Wednesday, September 1, 2010

Carl Leggo


on snowshoes I tramp a trail
up Blow-Me-Down Mountain,
twist amidst ancient dead trees,
gray scrawny lost corpses
like sea-washed driftwood,
still held in the earth, rooted
in stories forgotten long ago,
now illegible lines scratched
in the sky like a polygraph
in vellum, tangled traces
of life almost remembered

with a poet’s steadfast hope
I hold the camera high so
everything is erased except
spindly branches suspended
in the sky, a network of lines
like arms and hands extended
out of a bog, all bony fingers
outstretched, a supplicant,
beseeching hidden gods, and like
these dead trees, resolve I too will
cling to the earth forevermore


The doctor tells Skipper, You’re fiddly fit.
At seventy-eight, from May to September, he wants
to fish in the ponds, a lifetime familiar, but most
of his buddies didn’t make it much past seventy.

Because he is living a long life,
a lot longer than many, he is often
called to be a pallbearer, each funeral,
a testimony to the doctor’s diagnosis.

For years he was a warden (not a prison warden
he reminds me) to the local Anglican priest,
happy he was always available, with the key
in his pocket, and no taxing theological issues.

His neighbour planted a pot-bellied stove
in his front yard. Skipper, What do you think?
Skipper didn’t know what to say, so he said,
That’s some pot-bellied stove you’ve got there.

Like a Rubik’s cube and crossword puzzles,
my father is an inscrutable text, indecipherable.
As usual I am trying to know him,
still seeking the cipher to the enigma.

Perhaps this is a son’s plight, wondering
if I will grow old, perhaps even with enough
sense to know that a pot-bellied stove in the front
yard isn’t my idea of art but can be yours.


I felt a line
for a poem

like the trace left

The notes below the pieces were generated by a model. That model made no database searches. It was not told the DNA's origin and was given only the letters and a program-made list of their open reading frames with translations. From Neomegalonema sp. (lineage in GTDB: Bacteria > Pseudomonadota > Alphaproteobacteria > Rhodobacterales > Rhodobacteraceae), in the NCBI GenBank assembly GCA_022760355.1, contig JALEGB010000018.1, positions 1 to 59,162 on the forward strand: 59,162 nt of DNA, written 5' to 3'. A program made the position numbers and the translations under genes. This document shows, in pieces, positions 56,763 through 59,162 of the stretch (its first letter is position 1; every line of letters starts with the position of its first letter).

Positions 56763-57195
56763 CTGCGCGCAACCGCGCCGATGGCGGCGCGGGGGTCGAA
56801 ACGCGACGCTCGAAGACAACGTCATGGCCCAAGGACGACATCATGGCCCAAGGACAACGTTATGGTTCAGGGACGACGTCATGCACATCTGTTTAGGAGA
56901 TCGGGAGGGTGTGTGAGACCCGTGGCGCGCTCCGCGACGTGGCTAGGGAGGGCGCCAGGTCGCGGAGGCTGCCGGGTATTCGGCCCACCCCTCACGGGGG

by a snow storm

failed to record it
sure I’d remember

always forgetting
I seldom do

now I recall only
a dream’s dust

a ghost’s whisper
in the attic

I wait long for
a faithful return

like I hold my father
and his fishing line

still in the air
each careful cast

a line of poetry
calling its catch

the last August
from the front steps

he waved with
what I thought

was a lackluster show
of resigned civility

but now know
was a last farewell

take care a sigh
that holds me

in the bleak winter
till spring light

if only I can trace
the sinuous line


when Humphrey Bogart died,
Lauren Bacall said, spring
is a shitty time to die

from the hospital’s third floor
autumn in the Humber Valley
is a cheap Chinese combo

gold silk, mustard pungency,
crimson memories, gelled orange,
nature’s flamboyant dying

I could climb a poplar tree
and fall into the low gray sky
if I had enough faith to trust

the geometry of possibilities
in the countless shapes of trees,
rationality only one way of being

my father stirs, crazy with not
knowing, his brain now owned by
a tumour with a despot’s humour

everything is okay, I lie, wanting
more malleable truth, knowing only
autumn is a shitty season to die

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